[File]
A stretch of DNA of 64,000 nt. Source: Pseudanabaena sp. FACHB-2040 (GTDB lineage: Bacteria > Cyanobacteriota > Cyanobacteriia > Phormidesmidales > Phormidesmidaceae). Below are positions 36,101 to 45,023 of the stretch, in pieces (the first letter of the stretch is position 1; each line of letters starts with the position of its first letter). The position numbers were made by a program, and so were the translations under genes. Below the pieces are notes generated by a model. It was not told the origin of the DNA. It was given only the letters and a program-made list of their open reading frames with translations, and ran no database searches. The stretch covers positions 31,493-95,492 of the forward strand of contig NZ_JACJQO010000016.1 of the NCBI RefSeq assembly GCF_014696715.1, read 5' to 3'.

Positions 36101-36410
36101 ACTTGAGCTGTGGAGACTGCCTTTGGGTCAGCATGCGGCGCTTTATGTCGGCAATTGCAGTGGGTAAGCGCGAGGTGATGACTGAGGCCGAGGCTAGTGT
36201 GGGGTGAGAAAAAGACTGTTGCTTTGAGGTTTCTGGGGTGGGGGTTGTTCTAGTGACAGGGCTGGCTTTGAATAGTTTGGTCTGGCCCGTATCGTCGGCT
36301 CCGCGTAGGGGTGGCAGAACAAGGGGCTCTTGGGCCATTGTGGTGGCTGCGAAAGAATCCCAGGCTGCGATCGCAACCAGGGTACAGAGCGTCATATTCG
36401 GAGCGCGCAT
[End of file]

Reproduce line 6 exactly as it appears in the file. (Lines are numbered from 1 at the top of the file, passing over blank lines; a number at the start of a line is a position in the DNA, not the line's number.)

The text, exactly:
36401 GAGCGCGCAT